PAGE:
Clarence Eugene Zieske
First Lieutenant, United States Army Air Corps
of His Son Joseph Mack Zieske Ormond
And The American World War II Orphans Network
My father was born January 24, 1921. I know
little about his childhood. He graduated with a BS Degree in Chemical Engineering
from Ohio State University in 1942. He was a Colonel in the ROTC and was
Senior Football Manager at Ohio State. In July, 1942 he was appointed a
A letter sent to my mom on September 5, 1942, said: " I found out last night that it is likely that I shall never see actual combat service in the war but will be kept here in TD School as an instructor. Now isn't that a hell of a note. Here I am willing to fight my head off for just a crack at the axis and they want to stick me here in Texas." Later in the same letter, "My gosh! What will I be able to tell our grandchildren when they ask me what I did in the War. Only that I sat in Texas picking cactus needles out of my seat"
In a letter dated September 24, 1942, "Give me a big gun that really wrecks the place when a shell is fired. I'm not really that heartless, but I do delight in seeing things fly up in the air. That is why I liked the demolitions I was teaching. I'm just a little kid at heart, I guess." (He had been temporarily assigned to Officers Tactical School).
Fed up with Tank Destroyer School, he requested a transfer to the Army Air Corp on February 16, 1943. On May 20, 1943, my mother took a train from Columbus, Ohio to San Antonio, Texas, where they were married on May 22, 1943. On May 26, 1943, my father started preflight training. On July 14, 1943, he soloed for the first time and was in love with it (from my mom's journal). My father was chosen by fellow cadets to speak for them at the graduation banquet.
He completed his advanced flight training at Eagle Pass Army Air Field, Eagle Pass, Texas on January 7, 1944. He completed his training in Tallahassee, Florida and awaited shipment overseas. My mother went back to her parents' house in Columbus, Ohio to await his return and my birth. He was transferred to his point of embarkation at Camp Kilmer, New Brunswick, New Jersey and shipped out to England.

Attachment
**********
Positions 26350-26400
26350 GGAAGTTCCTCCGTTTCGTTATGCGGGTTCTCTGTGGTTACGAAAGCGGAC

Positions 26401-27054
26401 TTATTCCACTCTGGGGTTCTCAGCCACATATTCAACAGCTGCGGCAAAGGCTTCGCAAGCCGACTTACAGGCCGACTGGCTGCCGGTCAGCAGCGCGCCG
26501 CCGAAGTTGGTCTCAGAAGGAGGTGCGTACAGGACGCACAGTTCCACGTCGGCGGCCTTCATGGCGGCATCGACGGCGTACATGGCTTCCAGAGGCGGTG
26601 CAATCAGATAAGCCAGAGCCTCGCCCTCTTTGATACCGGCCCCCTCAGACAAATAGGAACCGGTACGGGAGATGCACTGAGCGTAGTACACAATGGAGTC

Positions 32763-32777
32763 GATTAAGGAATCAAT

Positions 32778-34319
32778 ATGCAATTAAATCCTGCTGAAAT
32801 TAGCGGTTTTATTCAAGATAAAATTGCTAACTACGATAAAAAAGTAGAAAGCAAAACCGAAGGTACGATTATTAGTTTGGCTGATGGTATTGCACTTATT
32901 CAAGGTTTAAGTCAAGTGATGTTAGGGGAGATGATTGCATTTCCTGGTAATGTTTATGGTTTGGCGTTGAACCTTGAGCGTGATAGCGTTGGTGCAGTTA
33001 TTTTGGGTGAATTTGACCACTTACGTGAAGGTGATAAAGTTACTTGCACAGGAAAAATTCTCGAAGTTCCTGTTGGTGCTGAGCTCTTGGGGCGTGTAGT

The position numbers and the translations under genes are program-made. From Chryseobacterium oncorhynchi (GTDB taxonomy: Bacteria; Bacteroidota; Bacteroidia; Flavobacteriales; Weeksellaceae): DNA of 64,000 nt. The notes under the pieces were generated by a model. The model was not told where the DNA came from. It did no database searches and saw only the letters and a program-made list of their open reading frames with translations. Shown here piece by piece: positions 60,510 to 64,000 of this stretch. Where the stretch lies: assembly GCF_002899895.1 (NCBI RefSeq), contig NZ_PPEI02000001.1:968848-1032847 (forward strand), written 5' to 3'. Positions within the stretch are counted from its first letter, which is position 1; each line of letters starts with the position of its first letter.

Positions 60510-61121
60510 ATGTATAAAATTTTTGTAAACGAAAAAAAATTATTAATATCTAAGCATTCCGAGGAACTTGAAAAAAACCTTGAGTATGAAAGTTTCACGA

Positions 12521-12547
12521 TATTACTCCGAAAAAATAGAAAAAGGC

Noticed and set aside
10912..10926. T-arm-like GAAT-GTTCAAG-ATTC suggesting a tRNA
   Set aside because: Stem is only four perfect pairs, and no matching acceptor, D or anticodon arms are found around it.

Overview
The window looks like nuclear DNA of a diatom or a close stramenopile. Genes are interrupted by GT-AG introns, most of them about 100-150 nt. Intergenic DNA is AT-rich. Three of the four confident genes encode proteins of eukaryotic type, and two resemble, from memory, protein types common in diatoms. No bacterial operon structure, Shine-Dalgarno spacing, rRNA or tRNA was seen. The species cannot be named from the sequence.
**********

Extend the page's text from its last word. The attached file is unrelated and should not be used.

My mother received about 11 letters from my father in England. In a letter postmarked July 18, "What is the latest news on our new adventure? I hope you and junior are getting along fine. If he kicks too much we'll have to speak to him about it when he grows up." The last letter was dated August 11, 1944, in which my father kidded her about putting on a little weight in the picture she sent. She was 8 months pregnant with me at the time. The following day he was killed.
My father had completed 8 combat missions and had 39 hours of combat flying time. While on a dive bombing mission, his P-51 fighter plane was hit by anti- aircraft fire and crashed near the airfield of Rosiers, southeast of Amiens, France. The missing air crew report states that he was seen to bail out of his plane about 100 ft above the ground and hit the ground slightly behind his plane. His chute never opened.
He was originally buried in grave 50 in the village cemetery of Mehaircourt, France. He was later reburied at Arlington National Cemetery beside his older brother, First Lieutenant Vernon Zieske, a P-47 pilot who was KIA on January 5, 1945.
My mother received the telegram reporting my father was missing in action on August 27, 1944. Her expected delivery date was the following day, August 28. On October 9th, she received notification that my father had been Killed in Action. I was born that evening. My father's death and my birth appear in the same newspaper article.
My mother never quite fully recovered from my father's death. She remarried in 1947 and I was adopted by my stepfather. Though my mother talked about the War years often, my father's letters and pictures remained locked up in a suitcase out of sight until I was nearly 40. At that time, she handed them to me at a family gathering for my sister's wedding. After a cursory look, they remained hidden away in my own closet until I began transcribing them after seeing "Saving Private Ryan." The horror of the deaths in that movie allowed me to begin to face the pain of my father's death. A few months later, I found AWON and in a very short time I have become very in touch with my father and the impact that his death had.
I honor him for the choice that he made to fight in the war. It takes young men with a sense about what they want to be able to tell their grandchildren and who like to blow up things to fight for those freedoms that we all hold dear.
ZIESKE, CLARENCE E
Posted: 15 May 1999 Updated: 2 December 2001 Updated: 6 April 2004 Updated: 23 August 2005 Updated: 24 August 2006